BPO may not be right for every company, nor is it right for every process in a given company, but its promise makes it imperative that managers seek out BPO opportunities and exploit them where possible. Whether or not your company has formal functional boundaries, it has processes that may be suitable for outsourcing to third-party providers. BPO was pioneered primarily by large companies eager to reduce their costs and bloated payrolls. Today, many small to medium sized enterprises (SMEs) have discovered BPO advantages that enable them to compete with the larger firms who have been using outsourcing for years. In 2001, 75% of BPO users were firms with greater than $500 million in revenue. By 2002, that number had dropped to 64%.1 What is indisputable is that any business that has grown to more than about $25 million in sales has begun to encounter growth-related challenges in back-office processes that may be suitable for handing over to an outsourcing partner.
For example, an exhibits design company in Illinois has 25 employees. To control costs the firm had whittled down its health care coverage over a period of years. As a result, it had begun to struggle to attract and retain talented employees. In an effort to remedy the situation, the company outsourced its HR and benefits processes to a professional employer organization (PEO). By outsourcing to the PEO the company now can offer a lower deductible plan with better health care and dental coverage, while gaining the use of a professional claims manager. The firm was able to offer its employees these additional benefits while saving 40% overall on its health care costs.2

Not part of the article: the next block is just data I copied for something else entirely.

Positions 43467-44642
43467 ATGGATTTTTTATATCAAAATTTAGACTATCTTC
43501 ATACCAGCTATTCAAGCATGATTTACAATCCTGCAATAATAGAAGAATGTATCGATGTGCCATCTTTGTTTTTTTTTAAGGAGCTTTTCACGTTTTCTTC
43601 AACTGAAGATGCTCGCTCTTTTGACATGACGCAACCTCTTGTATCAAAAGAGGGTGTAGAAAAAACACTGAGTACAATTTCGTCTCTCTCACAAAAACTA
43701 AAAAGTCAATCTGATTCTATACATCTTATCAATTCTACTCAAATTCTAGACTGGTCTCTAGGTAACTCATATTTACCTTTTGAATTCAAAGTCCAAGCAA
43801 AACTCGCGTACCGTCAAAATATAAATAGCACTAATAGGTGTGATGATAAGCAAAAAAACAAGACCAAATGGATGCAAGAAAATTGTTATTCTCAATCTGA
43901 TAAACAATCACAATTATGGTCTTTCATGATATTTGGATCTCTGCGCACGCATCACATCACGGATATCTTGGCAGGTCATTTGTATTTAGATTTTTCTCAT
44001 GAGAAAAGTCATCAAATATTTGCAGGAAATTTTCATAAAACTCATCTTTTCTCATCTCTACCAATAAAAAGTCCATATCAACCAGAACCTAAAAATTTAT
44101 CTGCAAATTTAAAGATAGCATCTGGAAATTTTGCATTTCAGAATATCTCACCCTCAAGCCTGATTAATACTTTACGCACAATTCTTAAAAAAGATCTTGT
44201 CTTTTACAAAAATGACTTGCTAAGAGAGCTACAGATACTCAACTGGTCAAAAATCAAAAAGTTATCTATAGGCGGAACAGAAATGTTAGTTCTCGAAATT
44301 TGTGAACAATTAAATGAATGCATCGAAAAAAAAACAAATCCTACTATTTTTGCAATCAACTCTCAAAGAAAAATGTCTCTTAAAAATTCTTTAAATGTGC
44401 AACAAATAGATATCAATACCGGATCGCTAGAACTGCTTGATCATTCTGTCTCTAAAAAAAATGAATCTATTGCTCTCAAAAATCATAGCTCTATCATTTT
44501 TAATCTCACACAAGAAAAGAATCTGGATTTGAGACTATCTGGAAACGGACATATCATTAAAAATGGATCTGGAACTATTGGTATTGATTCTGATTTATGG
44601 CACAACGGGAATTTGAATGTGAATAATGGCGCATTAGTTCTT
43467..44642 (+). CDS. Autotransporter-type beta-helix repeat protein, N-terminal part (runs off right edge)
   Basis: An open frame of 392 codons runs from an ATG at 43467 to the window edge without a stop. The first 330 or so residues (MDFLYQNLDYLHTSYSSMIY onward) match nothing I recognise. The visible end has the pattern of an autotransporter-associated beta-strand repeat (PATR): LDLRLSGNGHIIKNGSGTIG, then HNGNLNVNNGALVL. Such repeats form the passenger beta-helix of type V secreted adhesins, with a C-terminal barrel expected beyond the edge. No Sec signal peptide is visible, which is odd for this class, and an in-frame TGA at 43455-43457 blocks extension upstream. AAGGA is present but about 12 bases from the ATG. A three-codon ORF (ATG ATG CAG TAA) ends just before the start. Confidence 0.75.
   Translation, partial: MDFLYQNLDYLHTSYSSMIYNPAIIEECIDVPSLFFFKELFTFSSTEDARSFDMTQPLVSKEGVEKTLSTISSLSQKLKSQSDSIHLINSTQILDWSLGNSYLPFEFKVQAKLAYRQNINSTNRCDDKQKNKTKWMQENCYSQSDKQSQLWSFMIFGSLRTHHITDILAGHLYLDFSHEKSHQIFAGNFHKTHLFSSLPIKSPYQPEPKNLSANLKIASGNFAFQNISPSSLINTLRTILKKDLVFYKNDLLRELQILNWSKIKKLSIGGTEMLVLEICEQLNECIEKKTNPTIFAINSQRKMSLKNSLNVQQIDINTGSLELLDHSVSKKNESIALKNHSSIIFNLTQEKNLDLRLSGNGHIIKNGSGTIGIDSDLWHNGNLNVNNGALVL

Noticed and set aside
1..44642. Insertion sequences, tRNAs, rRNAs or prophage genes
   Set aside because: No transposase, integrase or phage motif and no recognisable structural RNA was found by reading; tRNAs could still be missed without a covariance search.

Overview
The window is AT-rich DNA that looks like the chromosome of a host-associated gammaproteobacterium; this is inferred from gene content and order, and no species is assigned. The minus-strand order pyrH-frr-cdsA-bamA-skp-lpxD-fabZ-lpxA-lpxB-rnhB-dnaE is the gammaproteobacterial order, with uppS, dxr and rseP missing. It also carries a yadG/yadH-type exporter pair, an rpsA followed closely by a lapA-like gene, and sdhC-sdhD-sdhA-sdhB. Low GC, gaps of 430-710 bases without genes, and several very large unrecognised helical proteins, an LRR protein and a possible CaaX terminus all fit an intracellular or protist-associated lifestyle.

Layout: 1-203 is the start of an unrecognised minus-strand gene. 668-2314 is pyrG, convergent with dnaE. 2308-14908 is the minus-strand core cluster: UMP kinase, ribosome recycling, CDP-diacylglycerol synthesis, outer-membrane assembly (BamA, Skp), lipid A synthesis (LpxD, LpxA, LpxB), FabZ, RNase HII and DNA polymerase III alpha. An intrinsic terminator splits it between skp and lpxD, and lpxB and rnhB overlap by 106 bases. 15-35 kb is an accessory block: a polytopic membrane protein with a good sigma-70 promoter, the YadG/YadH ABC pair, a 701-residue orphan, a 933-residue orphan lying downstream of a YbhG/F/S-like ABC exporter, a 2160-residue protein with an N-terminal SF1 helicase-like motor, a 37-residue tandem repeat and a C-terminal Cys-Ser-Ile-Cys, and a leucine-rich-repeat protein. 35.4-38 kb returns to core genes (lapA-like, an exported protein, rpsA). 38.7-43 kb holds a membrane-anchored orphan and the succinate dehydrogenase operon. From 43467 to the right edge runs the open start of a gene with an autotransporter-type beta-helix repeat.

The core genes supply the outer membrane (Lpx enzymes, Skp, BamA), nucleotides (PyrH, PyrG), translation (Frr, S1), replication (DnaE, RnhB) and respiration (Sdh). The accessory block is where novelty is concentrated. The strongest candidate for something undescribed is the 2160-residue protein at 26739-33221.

Without question, the decision to implement a BPO solution for any organization has far-reaching consequences and risks. At the same time, these implications of the decision making process should not lead to paralysis-there are too many possible benefits to fall into the trap of doing nothing. It's important for decision makers to recognize that undertaking a BPO initiative is a strategic action. With the increasing sophistication of BPO providers, the decision to outsource is no longer one of mere cost savings or headcount reduction; it is also one of performance enhancement in critical functional areas. Is your technical support team overwhelmed by customer inquiries? Consider a BPO provider. Is your new product development cycle too slow? Consider a BPO provider. Is your accounts receivable department tardy in tracking down late payers? Consider a BPO provider. In each of these examples, and many others, the choice of adopting a BPO solution is based on improving the company's performance in that process. In each case, performance enhancement may mean much more to the firm than simple cost reductions. Exhibit 1 highlights some of the reasons that decision makers have cited as grounds for choosing to implement a BPO initiative.
With these potential advantages it is not difficult for organizations to justify a decision at least to investigate BPO opportunities.